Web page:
Tracey Emin is no stranger to hardship. Surviving below the poverty line in order to pursue art, Emin's tenacious and industrious spirit kept her focused during the most challenging time period of her life, her 20s. After a letter-writing campaign and successful solo show got her art noticed, Emin finally made her first paycheck from art at 32. In this interview, Emin talks about her letters, what she believes truly makes you an artist, and her first solo show.
Iconic London-based artist Tracey Emin has been has been recognized as one of the leading figures of the ‘90s YBA (Young British Artists) movement. She is noted for her provocative and sexually explicit work and was inducted into the Royal Academy of Arts in London in 2007.
Tracey Emin was born in 1963 in the seaside town of Margate on the English coast. After leaving school at an early age, Tracey enrolled at the Maidstone College of Art, Kent, to study printmaking and continued her studies at the Royal College of Arts, London.
Emin lived in poverty throughout her twenties, struggling to sustain herself as well as pay off her student debts.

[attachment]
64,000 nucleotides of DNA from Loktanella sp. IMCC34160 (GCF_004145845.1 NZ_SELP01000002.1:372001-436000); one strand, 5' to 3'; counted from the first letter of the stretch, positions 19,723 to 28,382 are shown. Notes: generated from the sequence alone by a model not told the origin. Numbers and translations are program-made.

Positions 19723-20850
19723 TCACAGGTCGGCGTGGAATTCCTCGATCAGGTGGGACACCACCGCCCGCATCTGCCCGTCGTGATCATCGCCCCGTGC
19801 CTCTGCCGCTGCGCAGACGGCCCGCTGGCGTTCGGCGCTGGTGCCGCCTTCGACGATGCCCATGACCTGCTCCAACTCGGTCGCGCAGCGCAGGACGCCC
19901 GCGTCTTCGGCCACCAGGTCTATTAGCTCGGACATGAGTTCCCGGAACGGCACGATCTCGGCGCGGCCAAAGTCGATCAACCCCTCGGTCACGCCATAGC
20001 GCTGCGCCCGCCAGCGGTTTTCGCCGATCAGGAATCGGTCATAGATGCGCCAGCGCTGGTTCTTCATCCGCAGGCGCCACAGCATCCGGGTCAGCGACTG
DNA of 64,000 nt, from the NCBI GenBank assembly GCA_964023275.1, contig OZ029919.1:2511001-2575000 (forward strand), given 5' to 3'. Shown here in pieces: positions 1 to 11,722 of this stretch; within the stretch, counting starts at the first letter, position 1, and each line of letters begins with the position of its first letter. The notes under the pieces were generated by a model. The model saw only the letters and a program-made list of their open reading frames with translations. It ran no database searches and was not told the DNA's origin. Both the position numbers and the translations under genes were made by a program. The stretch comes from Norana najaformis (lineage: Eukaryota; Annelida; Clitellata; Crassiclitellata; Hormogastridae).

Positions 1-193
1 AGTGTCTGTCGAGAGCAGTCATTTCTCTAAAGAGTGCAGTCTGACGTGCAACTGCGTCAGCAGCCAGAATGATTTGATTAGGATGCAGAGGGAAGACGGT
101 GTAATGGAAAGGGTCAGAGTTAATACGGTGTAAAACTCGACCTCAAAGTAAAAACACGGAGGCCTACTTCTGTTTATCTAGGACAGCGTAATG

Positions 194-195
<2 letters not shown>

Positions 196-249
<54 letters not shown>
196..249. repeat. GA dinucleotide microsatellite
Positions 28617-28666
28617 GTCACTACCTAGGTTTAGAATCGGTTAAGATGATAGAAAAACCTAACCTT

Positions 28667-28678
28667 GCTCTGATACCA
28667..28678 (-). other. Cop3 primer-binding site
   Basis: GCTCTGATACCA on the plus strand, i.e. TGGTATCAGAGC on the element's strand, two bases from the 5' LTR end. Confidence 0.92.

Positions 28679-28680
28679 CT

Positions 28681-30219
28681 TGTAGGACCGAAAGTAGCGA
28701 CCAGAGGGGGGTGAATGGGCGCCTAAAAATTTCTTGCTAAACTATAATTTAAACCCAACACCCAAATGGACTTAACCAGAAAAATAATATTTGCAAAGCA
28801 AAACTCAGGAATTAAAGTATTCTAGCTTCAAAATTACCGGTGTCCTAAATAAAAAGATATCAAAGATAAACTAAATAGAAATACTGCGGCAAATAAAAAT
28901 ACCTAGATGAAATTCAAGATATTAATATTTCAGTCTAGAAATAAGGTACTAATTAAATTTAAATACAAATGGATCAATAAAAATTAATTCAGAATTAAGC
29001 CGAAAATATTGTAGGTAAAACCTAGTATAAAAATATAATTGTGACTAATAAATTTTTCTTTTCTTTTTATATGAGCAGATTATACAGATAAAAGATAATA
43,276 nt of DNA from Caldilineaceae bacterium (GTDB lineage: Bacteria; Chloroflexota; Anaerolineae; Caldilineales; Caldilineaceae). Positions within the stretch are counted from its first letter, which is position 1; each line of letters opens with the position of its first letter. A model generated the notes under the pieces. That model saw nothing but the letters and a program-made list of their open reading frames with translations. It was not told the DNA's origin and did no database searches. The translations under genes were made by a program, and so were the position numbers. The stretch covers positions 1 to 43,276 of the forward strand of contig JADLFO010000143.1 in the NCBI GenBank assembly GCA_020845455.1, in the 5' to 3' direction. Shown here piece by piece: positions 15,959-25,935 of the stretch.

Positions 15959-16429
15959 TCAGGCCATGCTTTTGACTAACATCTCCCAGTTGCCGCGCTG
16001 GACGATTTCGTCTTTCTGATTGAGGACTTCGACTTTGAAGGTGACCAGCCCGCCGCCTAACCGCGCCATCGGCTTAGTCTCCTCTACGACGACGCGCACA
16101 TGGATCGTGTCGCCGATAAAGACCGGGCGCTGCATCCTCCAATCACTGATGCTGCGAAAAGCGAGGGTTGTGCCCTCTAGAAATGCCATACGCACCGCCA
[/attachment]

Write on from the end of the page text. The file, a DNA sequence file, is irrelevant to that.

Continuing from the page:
Tracey, however, broke through the art scene in her 30s with the following works:
In 1997, her work Everyone I Have Ever Slept With 1963–1995, a tent with names sown on it, was shown at the Royal Academy in London.
Today, Tracey is regarded as one of Britain’s most significant contemporary artists. She is internationally recognized for her blunt, personal, and revealing style, which elicits a broad spectrum of emotions ranging from shock to empathy to self-reflection. Drawing on personal experiences, Tracey often portrays painful situations with brutal honesty and poetic humor in a wide variety of media including painting, drawing, embroidery, neon, installation, sculpture, and film.